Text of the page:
More from the vivacious Eliza Fay
During the first fortnight of our voyage my foolish complaisance stood in my way at table, but I soon learned our genteel maxim "catch as catch can." The longest arm fared best, and you cannot imagine what a good scrambler I have become. A dish, once seized, is my care to make use of my good fortune: and now provisions running very short, we have grown quite savages: two or three of us perhaps fighting for a bone, for there is no respect of persons. The wretch of a Captain, wanting our passage money for nothing, refused to lay in a sufficient quantity of stock; and, if we do not soon reach our Port, what must be the consequence, Heaven knows.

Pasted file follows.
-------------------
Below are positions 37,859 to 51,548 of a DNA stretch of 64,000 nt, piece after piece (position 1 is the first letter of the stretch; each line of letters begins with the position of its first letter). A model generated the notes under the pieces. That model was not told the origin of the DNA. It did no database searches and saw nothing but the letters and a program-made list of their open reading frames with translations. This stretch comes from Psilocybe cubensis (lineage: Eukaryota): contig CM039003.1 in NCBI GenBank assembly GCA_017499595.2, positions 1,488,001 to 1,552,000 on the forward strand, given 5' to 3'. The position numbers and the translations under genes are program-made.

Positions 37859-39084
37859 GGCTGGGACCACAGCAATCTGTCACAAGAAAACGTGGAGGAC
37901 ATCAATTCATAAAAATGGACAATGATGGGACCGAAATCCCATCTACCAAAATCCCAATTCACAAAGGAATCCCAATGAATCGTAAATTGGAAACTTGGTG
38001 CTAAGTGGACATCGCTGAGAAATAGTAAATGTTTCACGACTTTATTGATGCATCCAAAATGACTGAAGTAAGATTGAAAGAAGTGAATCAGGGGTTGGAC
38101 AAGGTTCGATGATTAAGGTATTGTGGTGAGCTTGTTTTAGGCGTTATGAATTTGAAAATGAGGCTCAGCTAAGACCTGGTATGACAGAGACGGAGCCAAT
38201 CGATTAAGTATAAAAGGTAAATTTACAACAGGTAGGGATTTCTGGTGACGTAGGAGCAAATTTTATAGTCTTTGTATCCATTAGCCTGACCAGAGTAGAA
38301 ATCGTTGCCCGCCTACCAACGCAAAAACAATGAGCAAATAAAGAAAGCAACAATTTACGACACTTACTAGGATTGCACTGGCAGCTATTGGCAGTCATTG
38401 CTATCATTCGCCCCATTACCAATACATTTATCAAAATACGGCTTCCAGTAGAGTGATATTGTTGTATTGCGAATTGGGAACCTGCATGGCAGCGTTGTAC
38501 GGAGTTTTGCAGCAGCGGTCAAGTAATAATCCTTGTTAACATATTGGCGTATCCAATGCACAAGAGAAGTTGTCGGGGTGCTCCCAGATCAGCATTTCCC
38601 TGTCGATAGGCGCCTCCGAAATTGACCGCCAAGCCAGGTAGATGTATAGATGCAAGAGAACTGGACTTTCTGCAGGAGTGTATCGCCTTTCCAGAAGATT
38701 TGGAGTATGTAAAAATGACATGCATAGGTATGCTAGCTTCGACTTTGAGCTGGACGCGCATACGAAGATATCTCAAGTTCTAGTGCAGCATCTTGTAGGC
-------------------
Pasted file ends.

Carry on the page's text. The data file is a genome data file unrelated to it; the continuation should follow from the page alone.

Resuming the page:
After meals I generally retire to my cabin, where I find plenty of employment, having made up a dozen shirts for Mr. Fay out of some cloth I purchased at Mocha to replace part of those stolen by the Arabs. Sometimes I read French and Italian and study Portuguese. I likewise prevailed on Mr. Fay to teach me shorthand, in consequence of the airs Mr. Hare gave himself because he was master of this art and had taught his sisters to correspond with him in it. The matter was very easily accomplished. In short, I have discovered abundant methods of making my time pass usefully and not disagreeably. How often, since in this situation, have I blessed God that He has been pleased to endow me with a mind capable of furnishing its own amusement.